Groundhog Day in Ottawa.

AuthorWhitaker, Reg

In the movie Groundhog Day, Bill Murray is forced to live the same day over and over. He tries to break the loop by changing events; he even tries suicide. Nothing works: his next day is always his previous day.

Canadian foreign policy debates in the year 2014 look very much like Groundhog Day. Two conflicts--Israel-Palestine in Gaza and Russia-Ukraine--have raised much heat, many sharp words, vehement passions, but precious little light. Hanging over the debates is a pervasive sense of deja vu. Trapped in a time warp?

Russia-Ukraine is a good example. Following the coup that drove out the pro-Russian president, Vladimir Putin's annexation of Crimea and barely covert Russian backing for violent pro-Russian separatists in the eastern part of the country quickly led to talk of a "new Cold War." Putin was cast as the dictator Stalin menacing eastern Europe circa 1947-48, with the West being called on to revive the heroic spirit of the Marshall Plan and NATO. We in the West, it seemed, were blameless innocents confronted by Putin's aggression and lust for domination. The failure of appeasement in the 1930s to stop Hitler had taught the West that dictators must always be confronted.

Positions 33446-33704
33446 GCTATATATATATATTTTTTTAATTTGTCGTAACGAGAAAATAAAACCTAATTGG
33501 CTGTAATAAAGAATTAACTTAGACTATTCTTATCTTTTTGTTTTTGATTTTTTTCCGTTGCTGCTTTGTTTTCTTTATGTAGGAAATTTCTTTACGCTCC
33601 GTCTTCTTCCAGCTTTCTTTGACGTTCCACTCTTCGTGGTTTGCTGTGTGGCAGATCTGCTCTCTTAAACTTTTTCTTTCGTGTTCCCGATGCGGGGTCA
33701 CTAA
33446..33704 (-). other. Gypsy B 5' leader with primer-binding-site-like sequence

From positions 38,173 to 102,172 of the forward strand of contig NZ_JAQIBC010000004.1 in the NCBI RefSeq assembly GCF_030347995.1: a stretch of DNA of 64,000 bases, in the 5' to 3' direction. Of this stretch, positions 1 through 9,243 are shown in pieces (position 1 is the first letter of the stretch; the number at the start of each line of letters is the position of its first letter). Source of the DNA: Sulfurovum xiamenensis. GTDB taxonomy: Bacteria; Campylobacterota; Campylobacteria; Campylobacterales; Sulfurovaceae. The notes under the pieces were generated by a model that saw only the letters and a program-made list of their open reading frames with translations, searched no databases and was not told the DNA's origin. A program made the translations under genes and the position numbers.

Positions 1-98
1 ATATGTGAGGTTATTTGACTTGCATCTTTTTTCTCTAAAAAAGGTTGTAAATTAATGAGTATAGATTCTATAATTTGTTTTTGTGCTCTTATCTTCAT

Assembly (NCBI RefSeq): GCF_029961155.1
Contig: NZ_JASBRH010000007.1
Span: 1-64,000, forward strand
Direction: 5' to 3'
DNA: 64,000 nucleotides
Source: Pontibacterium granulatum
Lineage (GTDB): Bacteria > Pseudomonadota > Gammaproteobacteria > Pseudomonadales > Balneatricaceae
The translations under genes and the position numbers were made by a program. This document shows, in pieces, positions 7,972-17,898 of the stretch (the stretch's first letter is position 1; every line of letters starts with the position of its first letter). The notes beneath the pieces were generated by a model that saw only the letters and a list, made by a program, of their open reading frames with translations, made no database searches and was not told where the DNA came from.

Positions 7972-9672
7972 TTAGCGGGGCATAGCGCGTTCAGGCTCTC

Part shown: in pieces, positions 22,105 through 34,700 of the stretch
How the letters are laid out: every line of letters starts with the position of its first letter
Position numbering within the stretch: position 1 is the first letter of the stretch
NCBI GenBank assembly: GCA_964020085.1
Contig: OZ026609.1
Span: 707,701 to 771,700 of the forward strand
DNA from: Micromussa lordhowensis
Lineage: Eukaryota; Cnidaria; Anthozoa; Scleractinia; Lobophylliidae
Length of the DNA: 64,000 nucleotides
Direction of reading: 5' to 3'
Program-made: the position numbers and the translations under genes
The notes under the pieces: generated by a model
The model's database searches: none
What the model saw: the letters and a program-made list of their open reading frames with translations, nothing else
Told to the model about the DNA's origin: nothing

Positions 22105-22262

The problem with the screenplay for Cold War Two begins with its crude interpretation of Cold War One. In the late 1940s, it was seen as a simple case of Soviet Communist aggression and Western response. Stalin bore sole responsibility for starting the Cold War, and early Cold War history echoed this version of reality.

In the late 1960s and early 1970s, haunted by the spectre of the Vietnam debacle, revisionist schools began to appear that turned Cold War historiography on its head. Now it was the United States that was the villain, with the Communist world responding to imperialist aggression. Revisionism did point out flaws in the Western facade of innocence, and did cast light on the defensive elements in the Communist posture. But simply inverting the anti-Soviet model into an anti-American one was a misconceived, if not morally suspect, enterprise.

After the collapse of Soviet Communism, Cold War historiography has become more balanced and nuanced. Few would claim any more to find a smoking gun at the starting line. There were deep differences--systems, interests, goals--between the capitalist West and the Communist East that doomed postwar cooperation. There were also grave mistakes made in reading the intentions of the other side: what were primarily...

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